Being exposed to a shipyard was always a risky business for submariners. While you might get some custom storage cabinets made or your tools chromed, it took weeks before the boat felt comfortable and safe again. There were always mistakes made in the yards that could have dangerous consequences such as Michael Richards has chronicled. LT Fred Schuler was Diving Officer when a ballasting miscalculation by the yard prevented the boat from submerging.

In January of 1953, while returning from SPRINGBOARD fleet exercises off North Carolina, the after battery shifted in the rough seas. Two cells were crushed with acid leaking intermittently. Despite the terrible circumstances, EM1 Jim Mudd went down into the battery well to clear the grounds and jumper out the bad cells. The New London Day had the story, with a photo of Ken Johnson struggle with a cell.

Upon return to port, inspection showed that the batteries would have to be taken out right away and re-wedged. Normally one would head downstream to Electric Boat for a six-week battery job, but instead it was decided the Irex would dock at the State Pier in New London and have the crew attempt the work itself.

This was carried out from 29 April until 30 May of 1953. Having the crew of a fleet type boat replace a battery had never before been attempted. Some crew members travelled up to Portsmouth to witness the installation of a battery in the Becuna SS-319.

The work began. All cells were disconnected, the battery ventilation removed, the overhead cleared, and the hull cut open to the main deck above each battery, making the ward room and after battery sleeping quarters uninhabitable. The 1700-pound cells were then lifted out by a dock crane onto the deck, where they were inspected. Defective cells were taken to the battery shop by flat car and repaired and wedged.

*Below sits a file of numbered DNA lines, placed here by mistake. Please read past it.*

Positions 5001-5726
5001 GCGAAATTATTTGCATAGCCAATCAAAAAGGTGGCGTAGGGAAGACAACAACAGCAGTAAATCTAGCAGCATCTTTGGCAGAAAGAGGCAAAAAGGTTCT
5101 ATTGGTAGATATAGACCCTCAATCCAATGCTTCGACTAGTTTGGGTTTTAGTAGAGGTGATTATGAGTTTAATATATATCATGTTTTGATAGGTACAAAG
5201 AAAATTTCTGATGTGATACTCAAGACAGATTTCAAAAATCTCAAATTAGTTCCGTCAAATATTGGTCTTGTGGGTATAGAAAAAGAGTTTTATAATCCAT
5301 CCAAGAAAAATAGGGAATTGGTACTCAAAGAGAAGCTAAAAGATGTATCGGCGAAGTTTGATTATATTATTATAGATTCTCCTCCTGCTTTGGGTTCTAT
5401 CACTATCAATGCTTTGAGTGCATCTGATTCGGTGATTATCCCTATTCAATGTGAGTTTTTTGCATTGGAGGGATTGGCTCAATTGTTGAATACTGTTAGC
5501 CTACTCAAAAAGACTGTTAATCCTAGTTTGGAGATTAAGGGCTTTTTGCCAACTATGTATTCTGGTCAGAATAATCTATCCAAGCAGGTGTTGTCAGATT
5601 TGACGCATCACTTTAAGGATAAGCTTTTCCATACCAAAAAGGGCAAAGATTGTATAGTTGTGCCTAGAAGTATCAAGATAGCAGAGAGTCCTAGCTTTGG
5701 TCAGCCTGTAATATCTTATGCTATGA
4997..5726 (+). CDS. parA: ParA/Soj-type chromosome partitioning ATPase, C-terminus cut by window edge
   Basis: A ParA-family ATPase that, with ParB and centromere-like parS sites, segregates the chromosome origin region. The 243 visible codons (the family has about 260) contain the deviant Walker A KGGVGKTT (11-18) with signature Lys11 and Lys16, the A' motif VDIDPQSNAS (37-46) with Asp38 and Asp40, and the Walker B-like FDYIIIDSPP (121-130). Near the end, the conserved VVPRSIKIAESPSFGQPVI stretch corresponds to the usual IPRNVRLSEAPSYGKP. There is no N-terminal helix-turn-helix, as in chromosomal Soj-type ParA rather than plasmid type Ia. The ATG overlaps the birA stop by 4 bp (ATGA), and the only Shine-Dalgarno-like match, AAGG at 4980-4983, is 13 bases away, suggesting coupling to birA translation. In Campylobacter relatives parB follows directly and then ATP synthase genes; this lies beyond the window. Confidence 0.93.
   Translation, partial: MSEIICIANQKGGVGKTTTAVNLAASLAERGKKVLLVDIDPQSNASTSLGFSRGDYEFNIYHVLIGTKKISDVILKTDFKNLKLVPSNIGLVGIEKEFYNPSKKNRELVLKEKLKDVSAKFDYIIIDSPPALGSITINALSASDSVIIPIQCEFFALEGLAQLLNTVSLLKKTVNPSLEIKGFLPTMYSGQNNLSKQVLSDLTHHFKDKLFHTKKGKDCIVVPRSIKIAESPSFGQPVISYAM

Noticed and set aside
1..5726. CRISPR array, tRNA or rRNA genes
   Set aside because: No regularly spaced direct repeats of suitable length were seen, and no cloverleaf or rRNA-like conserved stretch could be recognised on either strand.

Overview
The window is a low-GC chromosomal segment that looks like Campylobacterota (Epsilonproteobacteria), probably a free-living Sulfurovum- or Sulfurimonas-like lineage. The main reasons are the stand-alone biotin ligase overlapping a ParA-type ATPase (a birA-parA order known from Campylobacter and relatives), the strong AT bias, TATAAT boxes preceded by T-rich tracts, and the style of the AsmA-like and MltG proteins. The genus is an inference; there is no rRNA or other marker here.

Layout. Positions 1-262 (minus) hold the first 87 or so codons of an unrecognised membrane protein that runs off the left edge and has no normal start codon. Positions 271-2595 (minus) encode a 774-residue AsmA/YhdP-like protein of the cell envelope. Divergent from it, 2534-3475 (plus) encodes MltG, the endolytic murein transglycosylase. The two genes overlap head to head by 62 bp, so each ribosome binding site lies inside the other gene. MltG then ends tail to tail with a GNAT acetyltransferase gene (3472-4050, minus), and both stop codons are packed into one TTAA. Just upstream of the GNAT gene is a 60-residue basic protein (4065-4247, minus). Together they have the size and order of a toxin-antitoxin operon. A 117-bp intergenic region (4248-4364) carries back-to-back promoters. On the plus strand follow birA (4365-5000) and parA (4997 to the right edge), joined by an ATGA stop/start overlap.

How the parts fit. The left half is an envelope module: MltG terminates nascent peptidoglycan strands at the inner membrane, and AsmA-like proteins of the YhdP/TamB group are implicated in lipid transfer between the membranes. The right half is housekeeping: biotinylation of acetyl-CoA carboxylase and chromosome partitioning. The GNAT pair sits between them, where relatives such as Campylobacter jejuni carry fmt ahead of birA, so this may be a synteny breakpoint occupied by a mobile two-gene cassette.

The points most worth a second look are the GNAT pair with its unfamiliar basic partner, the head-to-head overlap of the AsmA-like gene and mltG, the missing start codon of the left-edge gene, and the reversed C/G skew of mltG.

It took 24 crew members working three shifts took only three weeks (rather than the anticipated months) to replace the 252 cells that altogether weighed 318 tons. The aim was apparently just to see if it could be done rather than set a precedent, for batteries were not standardized, and so replacement required special expertise.

[ Captain Phipps ] On April 14, Captain McCarty was relieved by LCDR Richard “Dick” Wright Phipps.

[ Dutch Larch ] In 1953, “Dutch” Larch became the Chief of the Boat—a post he filled for over three years. To him is due much of the credit for the Irex's being the best of the boats in New London. It seems that he took on that responsibility from Howard Coursey, although James Sweeney suggests the opposite order of succession.

Sometime after September 1953, C.C. Brock was replaced as XO by Roy E. Standard, although the date not certain. Standard was XO from 1953 to February 1954 and then went on to be the CO of the Becuna and eventually Division Commander.

On 26 October 1953 the Irex set sail for the Mediterranean to join with the 6th Fleet. The boat returned to New London on 3 February 1954. Milton Speer saved the newspaper clippings for the homecoming, which was accompanied by Sousa marches blaring from a phonograph. These clippings include details of the trip and a photo of Captain Phipps.

Once back in New London, the Irex resumed training cruises or patrols along the US East Coast and in the Caribbean in 1954 and 1955. At some point she visited Halifax, Havana, and San Juan.

On 26 February 1954 the Irex crew threw a cocktail and dance party. Also in February C.C. Brock was replaced as XO by Lando W. Zech, although this order of succession has been questioned.

On 7 (?)June 1954, 25 reservists cruised for a weekend on the Long Island Sound and paid a visit to Bridgeport. The reservists ran the boat with only a skeleton regular crew. This was the first of a series of summer instructional cruises. The New London Day has the story along with a photo of Capt. Phipps.

On 10 August 1954, Captain Phipps was relieved by CDR Snyder.

History index
History 1954–1956